|No. 41, 46|
|Position:||Running back / linebacker|
|Born:||April 28, 1947|
|Died:||February 10, 2015 (aged 67)|
|Height:||6 ft 4 in (1.93 m)|
|Weight:||235 lb (107 kg)|
|High school:||Medford (OR)|
|NFL Draft:||1969 / Round: 2 / Pick: 27|
|Career highlights and awards|
|Career NFL statistics|
|Player stats at PFR|
William "Bill" "Earthquake" Donald Enyart (April 28, 1947 – February 10, 2015) was an American football player, a fullback for the Buffalo Bills (1969–1970) and linebacker for the Oakland Raiders in 1971.
Born in Pawhuska, Oklahoma, Enyart grew up in Medford, Oregon, and was a standout prep athlete at Medford High School. In his three seasons playing varsity football, the "Black Tornado" compiled a 26 record and an A-1 state title in his sophomore season (1962); he also played varsity basketball and baseball and graduated from MHS in 1965.
Enyart played college football for the Oregon State Beavers under head coach Dee Andros, who arrived in Corvallis from Idaho in 1965. After spending his freshman year on the mandatory "Rook" team, he played linebacker as a sophomore in 1966, and was the starting fullback for the famed OSU Giant Killers of 1967. Enyart earned first team All-Pac-8 Conference honors in 1967 and 1968 and first team All-American honors in 1968.
In his senior season in 1968, Enyart set a school record with 1,304 yards rushing, while scoring 17 touchdowns, for a total of 102 points. Two of his notable games were on the road against non-conference opponents. Against Utah at Salt Lake City in late September, he carried the ball fifty times for 299 yards and three touchdowns, setting single game school records in both categories; he also tied a school record with four rushing touchdowns against Kentucky at Lexington.
In the three seasons Enyart lettered, the Beavers posted an overall record of 21–8–1 (.717). He was chosen to play in five post-season All-Star games: East-West Shrine Game, Senior Bowl, Coaches All-America Game, College All-Star Game, and the Hula Bowl, where he was named the outstanding back. During his career at Oregon State, he rushed for 2,155 yards, seventh-most ever by a Beaver.
Enyart was selected early in the second round of the 1969 NFL/AFL Draft (27th overall) by the Buffalo Bills, who took Heisman Trophy-winning halfback O. J. Simpson with the first overall pick. Enyart played in every game in 1969 and 1970, but wanted to play for a team on the West Coast; he was traded to the Oakland Raiders in January 1971 and converted to linebacker.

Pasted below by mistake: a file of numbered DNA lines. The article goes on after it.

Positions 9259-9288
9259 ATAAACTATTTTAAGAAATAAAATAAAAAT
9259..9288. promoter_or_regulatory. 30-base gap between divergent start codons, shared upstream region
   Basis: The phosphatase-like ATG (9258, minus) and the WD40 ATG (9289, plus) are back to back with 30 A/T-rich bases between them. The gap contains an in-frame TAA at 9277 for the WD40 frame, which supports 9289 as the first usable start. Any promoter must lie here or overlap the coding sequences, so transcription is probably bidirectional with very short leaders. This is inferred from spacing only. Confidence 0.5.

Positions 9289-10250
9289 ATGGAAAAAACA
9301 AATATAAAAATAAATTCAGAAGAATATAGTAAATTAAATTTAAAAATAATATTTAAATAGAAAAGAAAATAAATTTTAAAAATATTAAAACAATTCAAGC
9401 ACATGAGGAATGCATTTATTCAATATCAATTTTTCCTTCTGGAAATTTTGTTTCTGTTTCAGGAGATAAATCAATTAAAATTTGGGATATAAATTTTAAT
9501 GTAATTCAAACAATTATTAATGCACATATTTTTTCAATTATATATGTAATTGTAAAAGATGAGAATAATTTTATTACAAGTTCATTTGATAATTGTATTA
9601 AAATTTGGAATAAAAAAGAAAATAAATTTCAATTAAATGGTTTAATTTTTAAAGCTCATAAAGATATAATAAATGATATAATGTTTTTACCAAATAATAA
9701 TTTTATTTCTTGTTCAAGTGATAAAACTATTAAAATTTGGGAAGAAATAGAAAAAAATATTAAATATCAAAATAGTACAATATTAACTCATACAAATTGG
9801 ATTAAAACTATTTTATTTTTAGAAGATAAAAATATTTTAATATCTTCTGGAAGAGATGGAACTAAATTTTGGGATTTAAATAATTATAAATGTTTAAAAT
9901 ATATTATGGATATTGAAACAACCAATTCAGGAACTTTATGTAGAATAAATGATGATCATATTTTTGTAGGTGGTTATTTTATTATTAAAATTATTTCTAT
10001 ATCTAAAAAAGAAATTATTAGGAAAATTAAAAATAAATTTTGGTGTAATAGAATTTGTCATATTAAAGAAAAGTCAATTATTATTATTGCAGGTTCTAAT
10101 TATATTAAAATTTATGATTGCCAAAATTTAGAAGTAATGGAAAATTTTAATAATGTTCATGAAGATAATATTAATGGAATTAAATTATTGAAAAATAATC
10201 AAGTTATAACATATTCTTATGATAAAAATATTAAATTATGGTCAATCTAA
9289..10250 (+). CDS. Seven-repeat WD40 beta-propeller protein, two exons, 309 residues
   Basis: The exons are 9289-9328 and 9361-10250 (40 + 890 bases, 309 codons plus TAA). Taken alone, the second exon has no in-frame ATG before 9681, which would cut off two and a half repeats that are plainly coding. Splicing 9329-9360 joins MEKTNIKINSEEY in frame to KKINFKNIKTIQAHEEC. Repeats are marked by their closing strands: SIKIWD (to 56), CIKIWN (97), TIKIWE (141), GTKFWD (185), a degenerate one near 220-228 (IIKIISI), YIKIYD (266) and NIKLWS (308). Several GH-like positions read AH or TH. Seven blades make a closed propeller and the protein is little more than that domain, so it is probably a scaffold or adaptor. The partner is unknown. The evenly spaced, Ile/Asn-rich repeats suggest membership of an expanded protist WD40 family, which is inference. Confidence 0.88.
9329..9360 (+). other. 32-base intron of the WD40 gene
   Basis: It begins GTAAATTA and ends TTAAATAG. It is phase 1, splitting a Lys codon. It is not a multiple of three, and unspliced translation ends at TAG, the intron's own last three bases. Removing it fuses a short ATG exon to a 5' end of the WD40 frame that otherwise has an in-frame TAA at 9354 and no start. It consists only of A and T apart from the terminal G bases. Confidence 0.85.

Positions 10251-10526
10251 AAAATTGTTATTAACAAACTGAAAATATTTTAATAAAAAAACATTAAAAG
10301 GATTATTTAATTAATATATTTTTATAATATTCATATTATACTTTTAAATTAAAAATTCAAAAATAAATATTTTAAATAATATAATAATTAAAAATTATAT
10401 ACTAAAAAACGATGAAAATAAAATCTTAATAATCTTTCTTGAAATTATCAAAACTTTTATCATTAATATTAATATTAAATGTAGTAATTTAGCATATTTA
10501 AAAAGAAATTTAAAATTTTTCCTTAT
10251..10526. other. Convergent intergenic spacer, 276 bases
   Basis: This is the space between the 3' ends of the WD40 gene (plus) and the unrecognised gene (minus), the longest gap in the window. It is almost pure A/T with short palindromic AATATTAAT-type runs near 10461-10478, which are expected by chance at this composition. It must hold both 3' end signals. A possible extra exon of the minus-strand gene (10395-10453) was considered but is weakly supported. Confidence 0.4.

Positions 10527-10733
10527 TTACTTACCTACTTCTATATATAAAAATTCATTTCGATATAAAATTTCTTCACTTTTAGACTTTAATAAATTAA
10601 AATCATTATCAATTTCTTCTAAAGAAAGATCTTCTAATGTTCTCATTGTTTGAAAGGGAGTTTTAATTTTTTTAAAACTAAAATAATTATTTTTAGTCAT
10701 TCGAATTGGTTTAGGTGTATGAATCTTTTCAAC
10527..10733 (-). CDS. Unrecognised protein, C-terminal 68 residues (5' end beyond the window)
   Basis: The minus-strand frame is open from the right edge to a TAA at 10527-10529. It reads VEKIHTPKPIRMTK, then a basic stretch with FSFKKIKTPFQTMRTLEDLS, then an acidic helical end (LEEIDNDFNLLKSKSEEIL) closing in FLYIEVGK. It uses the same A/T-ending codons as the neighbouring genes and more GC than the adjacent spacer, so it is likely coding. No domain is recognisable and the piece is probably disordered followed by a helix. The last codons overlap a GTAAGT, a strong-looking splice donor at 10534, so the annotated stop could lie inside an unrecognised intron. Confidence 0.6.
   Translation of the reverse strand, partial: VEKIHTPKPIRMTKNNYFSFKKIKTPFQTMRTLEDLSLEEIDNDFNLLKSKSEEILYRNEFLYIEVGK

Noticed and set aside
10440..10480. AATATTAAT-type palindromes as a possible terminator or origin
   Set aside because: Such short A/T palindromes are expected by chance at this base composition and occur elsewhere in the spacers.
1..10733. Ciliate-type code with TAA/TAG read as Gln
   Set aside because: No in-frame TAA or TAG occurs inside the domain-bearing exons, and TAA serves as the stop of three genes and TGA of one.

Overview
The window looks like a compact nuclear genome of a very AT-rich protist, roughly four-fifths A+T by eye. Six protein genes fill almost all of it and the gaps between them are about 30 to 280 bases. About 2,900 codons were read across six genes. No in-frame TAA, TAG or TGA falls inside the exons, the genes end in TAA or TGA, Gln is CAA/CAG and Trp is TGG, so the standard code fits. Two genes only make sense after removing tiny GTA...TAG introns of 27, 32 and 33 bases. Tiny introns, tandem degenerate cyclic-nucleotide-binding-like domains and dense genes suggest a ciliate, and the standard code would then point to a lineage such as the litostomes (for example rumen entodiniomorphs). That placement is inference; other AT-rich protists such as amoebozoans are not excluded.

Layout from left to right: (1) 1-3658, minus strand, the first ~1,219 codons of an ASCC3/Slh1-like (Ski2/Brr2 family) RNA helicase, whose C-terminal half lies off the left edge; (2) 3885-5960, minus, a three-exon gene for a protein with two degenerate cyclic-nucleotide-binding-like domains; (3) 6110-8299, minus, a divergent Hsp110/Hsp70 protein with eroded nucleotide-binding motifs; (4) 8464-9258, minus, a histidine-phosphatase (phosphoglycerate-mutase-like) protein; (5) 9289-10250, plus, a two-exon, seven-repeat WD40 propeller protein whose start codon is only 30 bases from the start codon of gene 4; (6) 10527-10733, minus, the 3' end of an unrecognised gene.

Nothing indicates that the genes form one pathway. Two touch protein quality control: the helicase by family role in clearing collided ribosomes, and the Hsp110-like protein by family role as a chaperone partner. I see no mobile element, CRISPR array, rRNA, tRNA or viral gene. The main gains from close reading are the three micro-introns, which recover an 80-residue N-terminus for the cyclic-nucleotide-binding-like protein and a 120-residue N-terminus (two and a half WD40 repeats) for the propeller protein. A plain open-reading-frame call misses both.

He injured his left knee in a preseason game against the New York Jets in mid-August, but team doctors advised against surgery. Enyart was activated for only one game, the season finale, but Oakland (8–4–2) was the best team to miss the playoffs. Difficulties continued with the knee and he finally had surgery in October 1972, but never played another game.
Enyart was inducted into the Oregon State University Sports Hall of Fame in 1991 and the Oregon Sports Hall of Fame in 2003. In May 2011, he was selected for induction into the College Football Hall of Fame. He eventually settled back in Oregon at Bend to raise his two children, and worked as a Medicaid case worker for the State of Oregon until he retired. Enyart died of cancer at age 67 in Turner in 2015.
- Trower, Tim (February 10, 2015). "Passing of a Giant". Mail Tribune. (Medford, Oregon). Retrieved December 30, 2018.
- "Ex-Beaver Enyart Enters Hall of Fame," The Oregonian, July 22, 2012, pg. C3.
- "Enyart keys Beaver victory, 24-21". Eugene Register-Guard. (Oregon). September 29, 1968. p. 1B.
- "Enyart sparks Beavers". Lewiston Morning Tribune. (Idaho). Associated Press. September 29, 1968. p. 16.
- "OSU back is cited". Deseret News. (Salt Lake City, Utah). September 30, 1968. p. C1.
- "Lyons ruins State, 35-34". Eugene Register-Guard. (Oregon). October 13, 1968. p. 1B.
- "RIP Bill Enyart: Beaver Nation loses one of its best". Oregon Stater. Spring 2015.
- "Sports roundup". Eugene Register-Guard. (Oregon). January 29, 1969. p. 11A.
- "Hurt knee clouds Enyart's future". Eugene Register-Guard. (Oregon). UPI. November 24, 1972. p. 3D.
- "College Football Hall tabs Class of 2011". ESPN. Associated Press. May 17, 2011. Retrieved May 17, 2011.
- Oregon Live,, report on death